3. Click on System Preferences >> Phidgets (under Other) to activate the Preference Pane
4. Make sure that the is properly attached.
5. Double Click on in the Phidget Preference Pane to bring up the Sample program. This program will function in a similar way as the Windows version.

### Using Linux

For a step-by-step guide on getting Phidgets running on Linux, check the Linux page.

### Using Windows Mobile / CE 5.0 / CE 6.0

For a step-by-step guide on getting Phidgets running on Windows CE, check the Windows CE page.

## Technical Details

The pressure level of sound is measured in dB. The 1133 measures sound across a very wide range, with a frequency range of 100Hz to 8kHz and pressure level from 50dB to 100dB. The formula reports SPL (Sound Pressure Level), but the sensor is not sophisticated enough to be used as a substitute for a professional SPL Meter.

### Formulas

The Formula to translate SensorValue into a sound pressure level is:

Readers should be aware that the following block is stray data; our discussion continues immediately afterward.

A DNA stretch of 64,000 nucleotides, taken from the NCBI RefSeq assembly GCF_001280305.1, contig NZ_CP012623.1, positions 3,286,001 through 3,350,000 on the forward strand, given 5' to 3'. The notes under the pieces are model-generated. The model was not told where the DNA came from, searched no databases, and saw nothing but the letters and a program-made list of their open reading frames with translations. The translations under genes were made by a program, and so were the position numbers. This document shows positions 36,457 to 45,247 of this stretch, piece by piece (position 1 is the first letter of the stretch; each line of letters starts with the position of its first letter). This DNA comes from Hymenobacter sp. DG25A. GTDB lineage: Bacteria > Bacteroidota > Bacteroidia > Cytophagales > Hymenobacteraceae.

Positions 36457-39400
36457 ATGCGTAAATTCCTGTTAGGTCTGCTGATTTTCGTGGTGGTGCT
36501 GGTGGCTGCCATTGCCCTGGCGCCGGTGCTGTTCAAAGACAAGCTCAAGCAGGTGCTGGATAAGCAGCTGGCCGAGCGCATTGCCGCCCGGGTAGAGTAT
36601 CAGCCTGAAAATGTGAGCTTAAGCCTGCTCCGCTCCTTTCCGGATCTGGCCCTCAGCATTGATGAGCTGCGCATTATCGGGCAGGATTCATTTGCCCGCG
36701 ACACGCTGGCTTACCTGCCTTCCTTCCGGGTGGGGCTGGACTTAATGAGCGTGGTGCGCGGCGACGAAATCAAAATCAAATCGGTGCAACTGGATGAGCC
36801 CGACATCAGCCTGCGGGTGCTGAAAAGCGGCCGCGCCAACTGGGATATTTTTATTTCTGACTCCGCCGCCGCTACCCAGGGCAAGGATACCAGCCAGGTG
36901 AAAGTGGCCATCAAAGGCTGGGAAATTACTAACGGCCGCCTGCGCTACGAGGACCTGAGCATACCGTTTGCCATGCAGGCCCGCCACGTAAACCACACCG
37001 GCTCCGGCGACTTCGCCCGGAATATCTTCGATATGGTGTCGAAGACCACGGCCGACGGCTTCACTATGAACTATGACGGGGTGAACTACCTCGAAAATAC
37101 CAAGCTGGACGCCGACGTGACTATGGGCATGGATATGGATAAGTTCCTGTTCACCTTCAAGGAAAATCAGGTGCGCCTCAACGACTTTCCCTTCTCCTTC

${\displaystyle {\text{Sound Pressure Level due to a 1kHz tone (dB)}}=16.801\times {\text{ln(SensorValue) + 9.872}}\!}$

### Formula Dependencies

It is important to note that measuring sound pressure levels is very complex and depends on factors other than only the perceived volume. One of the major contributing factors is the frequency of the sound source. Different frequencies of a sine wave with identical amplitudes will generate very different sound pressure levels. Other factors can be the distance between the sound source and the microphone, and even the type of sound source, such as speakers. The bandpass filter of any speaker can affect the output gain at certain frequencies without any change in the volume knob of the speaker. Electrical noise in the power supplied to the sensor can affect the output. If the power supply is very noisy, this will introduce an offset in the output. It is much more noticeable when trying to measure smaller sound pressure levels due to the very small voltages of the microphone being affected much more. As a result, the previous formula is only accurate for a 1kHz pure tone. At other frequencies, there can be up to an 8dB difference between the calculated SPL and the output of a calibrated Sound Pressure Level meter.

### Sensor Response